Ladysmith plays starring role in new series

A former Ladysmith resident is now turning his focus to the rich history of sports among First Nations people.

Following a career in law enforcement, a former Ladysmith resident is now turning his focus to the rich history of sports among First Nations people.

Steve Sxwithul’txw, a member of the Penelakut First Nations, is the host and producer of a new show airing on the Aboriginal Peoples Television Network called Warrior Games.

“It’s a 13-part youth documentary series that focuses on indigenous sports across Canada and the United States,” said Sxwithul’txw, who was an RCMP member in the Ladysmith area between 1995 and 2000. “The gist of the show is highlighting traditional and contemporary sports and even some sports that have been long forgotten and are coming back across the country.”

The show premiered last Saturday on APTN and Ladysmith will play a starring role in the next episode set to air on Sept. 13.

“In Ladysmith, we’re highlighting the war canoe races, which if you live around the Island it’s a staple, it happens every summer. But across Canada people don’t know about it, so what we’re doing is bringing it to the forefront nationally, talking about this amazing sport,” said Sxwithul’txw. “War canoes were used for exactly that back in the day, for war. Now it’s been turned into a sport and there’s rivalry between nations and communities and families.”

He said the show allowed him to work with the Seymour family and Rainbow Canoe Club, spending two full days taking part in canoe races in Kulleet Bay.

The show is set to air Saturday at 3:30 p.m. but Sxwithul’txw advises viewers to check their local listings.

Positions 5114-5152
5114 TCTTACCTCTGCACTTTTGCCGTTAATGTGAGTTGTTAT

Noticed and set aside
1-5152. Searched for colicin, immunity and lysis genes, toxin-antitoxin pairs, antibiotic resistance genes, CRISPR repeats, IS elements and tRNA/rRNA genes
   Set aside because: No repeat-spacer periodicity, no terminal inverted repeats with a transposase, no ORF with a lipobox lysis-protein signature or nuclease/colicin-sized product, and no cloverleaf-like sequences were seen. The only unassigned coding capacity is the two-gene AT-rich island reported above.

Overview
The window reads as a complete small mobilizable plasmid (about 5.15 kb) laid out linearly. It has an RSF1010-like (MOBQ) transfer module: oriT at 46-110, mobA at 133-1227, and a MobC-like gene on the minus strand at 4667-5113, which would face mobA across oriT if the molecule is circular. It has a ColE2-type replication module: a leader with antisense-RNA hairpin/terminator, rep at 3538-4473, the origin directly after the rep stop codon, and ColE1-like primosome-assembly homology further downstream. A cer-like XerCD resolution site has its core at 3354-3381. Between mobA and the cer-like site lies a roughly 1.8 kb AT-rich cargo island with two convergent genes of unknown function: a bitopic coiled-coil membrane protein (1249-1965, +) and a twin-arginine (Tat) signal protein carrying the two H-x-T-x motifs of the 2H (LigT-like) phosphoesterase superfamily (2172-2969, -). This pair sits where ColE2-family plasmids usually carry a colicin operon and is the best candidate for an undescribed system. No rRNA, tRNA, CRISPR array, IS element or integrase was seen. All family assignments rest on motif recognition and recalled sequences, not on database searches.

Warrior Games debut with a show highlighting a sport played by the Choctaw Nation called stickball.

“We went down to Mississippi to film it at the World Series of Stickball and it’s a brutal game,” said Sxwithul’txw, adding the game is similar to lacrosse but has 30 players on each side and barely any rules.

Some of the other episodes will look at sports familiar to many Canadians like lacrosse as well as a game called long ball that was recently rediscovered by a First Nations elder in the Six Nations area of Ontario. There will also be contemporary sports like First Nations snowboarding, along with a look at the Arctic Winter Games and the games associated with the Metis people.

Raised in the Cowichan Valley and now living in Victoria, Sxwithul’txw went back to BCIT to study journalism after hanging up his red serge and stetson. He worked for CTV News for a couple of years as a reporter and producer before starting his own company, Kwassen Productions Inc. And it was there that the idea for Warrior Games was hatched.

“We were shooting on another show and were talking to a gentleman down in Arizona and he started talking about indigenous sports and one of my former colleagues we kind of looked at each other and said ‘Wow, indigenous sports, that’s kind of cool,’” recalled Sxwithul’txw.

He pitched the idea to executives with APTN and the Banff TV World Festival and they were very receptive. While the first demo for the show was rejected, Sxwithul’txw was able to fine tune it and have the 13-part series picked up by APTN. But Sxwithul’txw isn’t done yet. He’s now working on developing a reality series for APTN that follows his career as a police officer and focuses on what tribal police officers encounter on a daily basis.

For more on Warrior Games, visit the website www.warriorgames.ca.

 

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